Published: Tue, August 14, 2018
Finance | By Loren Pratt

Family, friends remember former Wasilla man who stole commercial airplane

Family, friends remember former Wasilla man who stole commercial airplane

The FBI said Sunday night that it had recovered the flight-data recorder and components of the cockpit voice recorder from the wreckage, as well as human remains.

The big question on many minds then - how could Russell obtain enough experience to take off in a Q400 and go for an apparent joy ride before crashing on Ketron Island. Video showed fiery flames amidst trees on the island, which is sparsely populated and only accessible by ferry.

Leaders at Seattle-Tacoma International Airport are preparing to gather Monday morning to discuss what policies could prevent insider security breaches similar to the Friday night heist of a turboprop plane that later crashed.

"It is highly fragmented", Debra Eckrote, the Western Pacific regional chief for the National Transportation Safety Board, said of the plane.

"So I think people will be revisiting their security provisions around the world following this case although it is a one-off". Not long before the crash, a pilot who'd been helping controllers advise Russell appears to mention the maneuver. Air traffic controllers tried to persuade Russell to attempt to land. I wouldn't know how to punch it in. "They've been trained to turn on and off the plane and things I wouldn't know, that regular ramp agents wouldn't know anything about", said Halbert. At one point, Russell says he is a "broken guy" with "a few screws loose".

The Bombardier Q400 turboprop is designed for short-distance flights and can seat 76 passengers.

Russell took the airplane from Cargo-1 on the north end of Sea-Tac, turned it 180-degrees using tow equipment before taxing it onto runway 16C, the center runway at the airport.

The aircraft is owned by Horizon Air, part of Alaska Airlines, who Mr Russell had been employed by for three-and-a-half years as a ground service agent.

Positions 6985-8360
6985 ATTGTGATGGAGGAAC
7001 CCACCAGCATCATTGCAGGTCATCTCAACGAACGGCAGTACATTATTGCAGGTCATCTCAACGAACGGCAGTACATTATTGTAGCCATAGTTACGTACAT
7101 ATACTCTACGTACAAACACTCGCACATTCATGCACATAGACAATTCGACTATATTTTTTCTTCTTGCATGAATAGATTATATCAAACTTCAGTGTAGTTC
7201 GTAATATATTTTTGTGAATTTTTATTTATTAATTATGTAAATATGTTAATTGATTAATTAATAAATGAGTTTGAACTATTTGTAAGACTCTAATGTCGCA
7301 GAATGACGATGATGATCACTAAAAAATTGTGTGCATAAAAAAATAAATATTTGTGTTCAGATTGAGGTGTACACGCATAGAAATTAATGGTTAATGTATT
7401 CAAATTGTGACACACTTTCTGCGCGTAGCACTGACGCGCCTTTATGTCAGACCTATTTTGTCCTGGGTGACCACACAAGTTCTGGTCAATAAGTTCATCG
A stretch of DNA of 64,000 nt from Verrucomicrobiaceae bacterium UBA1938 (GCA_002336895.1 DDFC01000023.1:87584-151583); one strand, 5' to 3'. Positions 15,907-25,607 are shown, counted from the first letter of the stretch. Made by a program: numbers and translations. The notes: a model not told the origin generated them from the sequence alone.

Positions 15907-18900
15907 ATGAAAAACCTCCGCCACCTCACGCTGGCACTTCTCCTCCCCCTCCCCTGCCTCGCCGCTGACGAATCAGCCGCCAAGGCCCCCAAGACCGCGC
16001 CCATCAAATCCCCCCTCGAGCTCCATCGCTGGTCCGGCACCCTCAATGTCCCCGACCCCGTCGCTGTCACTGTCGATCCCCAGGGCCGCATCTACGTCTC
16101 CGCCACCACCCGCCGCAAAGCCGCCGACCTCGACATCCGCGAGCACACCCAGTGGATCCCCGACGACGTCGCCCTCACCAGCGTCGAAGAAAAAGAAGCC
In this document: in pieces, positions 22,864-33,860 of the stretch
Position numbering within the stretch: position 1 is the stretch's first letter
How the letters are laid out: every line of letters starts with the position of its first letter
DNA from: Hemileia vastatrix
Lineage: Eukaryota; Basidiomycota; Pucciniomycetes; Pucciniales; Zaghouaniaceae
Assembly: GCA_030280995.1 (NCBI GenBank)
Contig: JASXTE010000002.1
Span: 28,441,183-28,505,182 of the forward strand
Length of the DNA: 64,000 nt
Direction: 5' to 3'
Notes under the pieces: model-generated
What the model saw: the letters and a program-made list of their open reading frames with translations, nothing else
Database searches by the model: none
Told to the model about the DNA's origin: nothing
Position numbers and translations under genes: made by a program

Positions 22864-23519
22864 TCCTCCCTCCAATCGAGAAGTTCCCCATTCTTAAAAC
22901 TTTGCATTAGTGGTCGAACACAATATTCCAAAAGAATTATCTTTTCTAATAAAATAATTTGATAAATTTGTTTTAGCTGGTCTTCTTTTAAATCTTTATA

Whatever made it possible for Russell to fly like he did, the fact he was so easily able to steal and take off in a large commercial passenger plane is expected to have significant repercussions in the industry, with moves taken to tighten security around airport employees to prevent such a bold theft occurring again.

The cause of the crash wasn't immediately known but authorities said the F-15s did not bring the plane down.

Gary Beck, President and CEO of Horizon Air, said in a statement the plane crashed "about an hour" after it left Sea-Tac airport.

The airline worker, whose nickname was Beebo, has not yet been formally named as the pilot of the plane but he has been identified as such by his family and by United States media.

"The greatest threat we have to aviation is the insider threat", Erroll Southers, a former Federal Bureau of Investigation agent and transportation security expert, told the Associated Press.

An Alaska Airlines employee stole a plane and later crashed it on an island.

The two F-15C aircraft that scrambled from Portland didn't fire the plane, authorities said. The Pierce County Sheriff's Office described him as a "suicidal male".

According to Richard Russell - the identified culprit behind a brazen and ultimately fatal unauthorised flight above Seattle on Friday - the answer was not complicated: "I've played some video games before".

"Absolutely the kind of kid you want on your team", Howell told the Anchorage Daily News.

"He had that energy, that vibrance", Howell said. How you can scan against that kind of mental condition is very hard to know.

"I lift a lot of bags". Like a lot of bags.

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